Spotlight Exclusives

AEI Launches New Center on Opportunity and Social Mobility

Kevin Corinth Kevin Corinth, posted on

The American Enterprise Institute announced last month the launch of an ambitious new effort — the American Dream Initiative — to produce research “focused on poverty alleviation, workforce development, vocational education, housing and urban policy, and the revitalization of key institutions.” As part of that project, AEI also will stand up a new Center on Opportunity and Social Mobility led by Senior Fellow Scott Winship. Serving as deputy director will be Kevin Corinth, former staff director of the Joint Economic Committee in Congress and chief economist of the President’s Council of Economic Advisers at the White House under former President Donald Trump. Corinth spoke recently with Spotlight about the plans for the Center; the transcript of that conversation has been lightly edited for length and clarity.

So, tell us about the center and this new AEI initiative

The new AEI Center on Opportunity and Social Mobility is part of the broader American Dream Initiative, and it’s motivated to address a couple major challenges. One is increasing opportunity, especially for disadvantaged children from groups that have been traditionally left behind. The second challenge is increasing social mobility, both in terms of helping people climb the economic ladder, but also making sure that people are connected to work, that they have strong families and communities, and that they are not succumbing to other problems of social isolation such as the growing drug abuse problem. And I think what distinguishes this effort from a lot of the current policy conversation is that it’s really taking on these problems head on. There’s a tendency from some to politicize these issues, to kind of fuel the populist fire, whether it’s on the drug overdose issue or keeping people connected to work. We really want to take a serious look at these problems and provide evidence-based solutions to tackle them.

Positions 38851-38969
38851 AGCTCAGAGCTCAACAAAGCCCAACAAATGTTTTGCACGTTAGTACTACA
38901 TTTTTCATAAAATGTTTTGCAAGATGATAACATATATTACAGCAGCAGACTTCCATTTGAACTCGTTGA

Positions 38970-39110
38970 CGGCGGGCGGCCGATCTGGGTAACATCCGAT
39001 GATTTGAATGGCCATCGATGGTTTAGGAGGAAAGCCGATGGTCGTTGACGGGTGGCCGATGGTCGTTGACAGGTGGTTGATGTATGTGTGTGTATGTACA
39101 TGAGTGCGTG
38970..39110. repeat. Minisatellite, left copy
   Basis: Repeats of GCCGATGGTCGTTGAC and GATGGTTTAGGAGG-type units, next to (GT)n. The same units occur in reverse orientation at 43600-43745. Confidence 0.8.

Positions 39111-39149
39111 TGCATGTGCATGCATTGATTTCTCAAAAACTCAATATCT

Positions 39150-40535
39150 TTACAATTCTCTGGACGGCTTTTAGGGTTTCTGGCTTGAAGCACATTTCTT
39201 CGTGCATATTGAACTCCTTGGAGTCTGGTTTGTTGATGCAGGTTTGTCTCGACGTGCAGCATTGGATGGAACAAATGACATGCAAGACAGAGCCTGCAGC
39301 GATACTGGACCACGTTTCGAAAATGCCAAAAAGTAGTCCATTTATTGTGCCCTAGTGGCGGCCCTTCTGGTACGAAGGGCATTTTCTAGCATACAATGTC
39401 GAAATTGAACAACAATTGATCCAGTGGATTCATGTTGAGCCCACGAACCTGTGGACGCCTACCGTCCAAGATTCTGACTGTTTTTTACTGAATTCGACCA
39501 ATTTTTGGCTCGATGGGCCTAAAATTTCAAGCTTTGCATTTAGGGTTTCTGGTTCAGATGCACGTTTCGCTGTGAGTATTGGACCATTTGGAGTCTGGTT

And is the idea, particularly now that there is a Republican House, to be producing legislation-ready ideas?

We have two goals. One is to do rigorous research that identifies the problems and their causes, but the second part is to design solutions. That means focusing both on big ideas and providing specific policy solutions that one could work together with legislative staff to turn into real legislation.

How will this work in terms of staff? Will you be drawing from existing AEI scholars?

The great thing is that AEI has a large, existing staff that focuses on issues that really get at the center of these problems. That includes Poverty Studies, of which Scott Winship was the director, and which is now being expanded into the Center an Opportunity and Social Mobility, but it also includes scholars in education, workforce development, the AEI housing center, and scholars who focus on urban issues. The idea is to bring in the ideas of these existing AEI scholars and ensure that we’re getting at the core problems, both in terms of research diagnosing the major issues and then identifying new solutions. While we certainly may bring in additional folks in the future, we’re starting with a strong team already in place.

Do you have initial targets of opportunity?

We have a lot of projects we would like to start on. One particular area that both Scott Winship and I are really interested in is social capital, the extent to which that’s declined over time, and the extent to which that’s playing a major role in weakening opportunity and social mobility. Scott is also very interested in early childhood development. There’s just a lot of research out there on how what happens when kids are young matters a lot for their future outcomes. Now, the problem is that we don’t know what policies we can enact that will actually improve early childhood outcomes. Head Start does not have a strong record of success, but that doesn’t mean that there aren’t other policies out there that could lead to improvements. And so, we don’t want to give up on that area. We just want to push ahead on more effective policies, making this a great opportunity for the Center to contribute to the policy conversation.

And are there particular areas where you think it’s more likely that some progress might be made on the Hill, such as a compromise on extending the expanded Child Tax Credit?